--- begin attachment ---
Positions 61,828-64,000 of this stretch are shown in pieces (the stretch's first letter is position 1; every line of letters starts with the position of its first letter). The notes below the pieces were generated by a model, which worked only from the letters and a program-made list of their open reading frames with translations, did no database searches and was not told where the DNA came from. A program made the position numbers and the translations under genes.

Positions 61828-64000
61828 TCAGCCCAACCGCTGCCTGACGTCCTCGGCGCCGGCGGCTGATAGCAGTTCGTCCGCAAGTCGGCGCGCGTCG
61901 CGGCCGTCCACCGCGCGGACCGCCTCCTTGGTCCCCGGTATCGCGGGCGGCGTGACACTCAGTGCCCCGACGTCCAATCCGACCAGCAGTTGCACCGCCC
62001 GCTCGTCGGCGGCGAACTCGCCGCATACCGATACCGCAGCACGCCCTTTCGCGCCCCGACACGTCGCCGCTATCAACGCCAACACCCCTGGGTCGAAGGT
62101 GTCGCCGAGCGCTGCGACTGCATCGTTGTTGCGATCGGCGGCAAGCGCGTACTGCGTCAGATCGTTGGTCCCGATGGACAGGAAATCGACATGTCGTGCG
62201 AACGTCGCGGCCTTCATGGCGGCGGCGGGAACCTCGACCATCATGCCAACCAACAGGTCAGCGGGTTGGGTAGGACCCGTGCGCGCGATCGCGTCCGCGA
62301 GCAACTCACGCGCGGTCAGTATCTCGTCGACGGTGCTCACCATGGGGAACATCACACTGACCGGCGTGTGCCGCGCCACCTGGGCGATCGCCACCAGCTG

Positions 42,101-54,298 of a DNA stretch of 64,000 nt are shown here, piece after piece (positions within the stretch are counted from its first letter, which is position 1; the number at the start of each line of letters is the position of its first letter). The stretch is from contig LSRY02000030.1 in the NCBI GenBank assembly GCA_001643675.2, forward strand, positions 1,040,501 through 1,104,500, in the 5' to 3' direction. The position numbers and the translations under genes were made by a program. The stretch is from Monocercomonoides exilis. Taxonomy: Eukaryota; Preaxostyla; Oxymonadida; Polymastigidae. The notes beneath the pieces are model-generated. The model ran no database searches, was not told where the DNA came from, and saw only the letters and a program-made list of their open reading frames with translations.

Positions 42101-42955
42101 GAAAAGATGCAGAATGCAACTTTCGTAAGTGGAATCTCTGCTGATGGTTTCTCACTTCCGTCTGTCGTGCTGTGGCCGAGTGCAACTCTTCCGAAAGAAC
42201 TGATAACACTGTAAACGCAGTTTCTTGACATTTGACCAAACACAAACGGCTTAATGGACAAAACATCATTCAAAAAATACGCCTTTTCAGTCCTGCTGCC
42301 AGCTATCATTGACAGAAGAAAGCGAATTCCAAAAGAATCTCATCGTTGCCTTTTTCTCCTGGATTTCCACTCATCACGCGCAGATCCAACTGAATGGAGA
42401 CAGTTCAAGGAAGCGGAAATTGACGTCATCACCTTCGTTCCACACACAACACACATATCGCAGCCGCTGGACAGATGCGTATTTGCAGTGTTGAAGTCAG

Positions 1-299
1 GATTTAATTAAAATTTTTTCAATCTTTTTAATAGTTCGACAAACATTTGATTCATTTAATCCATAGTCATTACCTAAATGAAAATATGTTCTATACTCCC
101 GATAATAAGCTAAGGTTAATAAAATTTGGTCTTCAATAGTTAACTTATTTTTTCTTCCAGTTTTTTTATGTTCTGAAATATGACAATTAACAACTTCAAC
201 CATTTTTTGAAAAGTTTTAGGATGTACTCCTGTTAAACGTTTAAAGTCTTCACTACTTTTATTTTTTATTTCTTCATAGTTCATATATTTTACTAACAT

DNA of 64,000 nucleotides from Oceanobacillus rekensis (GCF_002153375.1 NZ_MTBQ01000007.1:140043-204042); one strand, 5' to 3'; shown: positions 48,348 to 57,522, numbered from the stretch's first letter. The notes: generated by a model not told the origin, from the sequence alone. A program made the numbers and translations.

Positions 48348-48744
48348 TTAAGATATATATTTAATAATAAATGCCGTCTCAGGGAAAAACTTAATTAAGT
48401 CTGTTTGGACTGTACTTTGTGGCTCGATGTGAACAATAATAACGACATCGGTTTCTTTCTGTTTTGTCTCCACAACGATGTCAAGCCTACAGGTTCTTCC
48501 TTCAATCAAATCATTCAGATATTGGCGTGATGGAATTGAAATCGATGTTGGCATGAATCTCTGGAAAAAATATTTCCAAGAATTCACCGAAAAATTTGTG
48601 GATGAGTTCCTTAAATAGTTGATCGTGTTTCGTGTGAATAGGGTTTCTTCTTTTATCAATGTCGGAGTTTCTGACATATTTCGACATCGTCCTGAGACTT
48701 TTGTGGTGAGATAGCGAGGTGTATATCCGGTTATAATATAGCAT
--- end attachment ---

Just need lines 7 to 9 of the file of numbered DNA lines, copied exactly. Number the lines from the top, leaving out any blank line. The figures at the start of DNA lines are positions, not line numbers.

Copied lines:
62201 AACGTCGCGGCCTTCATGGCGGCGGCGGGAACCTCGACCATCATGCCAACCAACAGGTCAGCGGGTTGGGTAGGACCCGTGCGCGCGATCGCGTCCGCGA
62301 GCAACTCACGCGCGGTCAGTATCTCGTCGACGGTGCTCACCATGGGGAACATCACACTGACCGGCGTGTGCCGCGCCACCTGGGCGATCGCCACCAGCTG

Positions 42,101-54,298 of a DNA stretch of 64,000 nt are shown here, piece after piece (positions within the stretch are counted from its first letter, which is position 1; the number at the start of each line of letters is the position of its first letter). The stretch is from contig LSRY02000030.1 in the NCBI GenBank assembly GCA_001643675.2, forward strand, positions 1,040,501 through 1,104,500, in the 5' to 3' direction. The position numbers and the translations under genes were made by a program. The stretch is from Monocercomonoides exilis. Taxonomy: Eukaryota; Preaxostyla; Oxymonadida; Polymastigidae. The notes beneath the pieces are model-generated. The model ran no database searches, was not told where the DNA came from, and saw only the letters and a program-made list of their open reading frames with translations.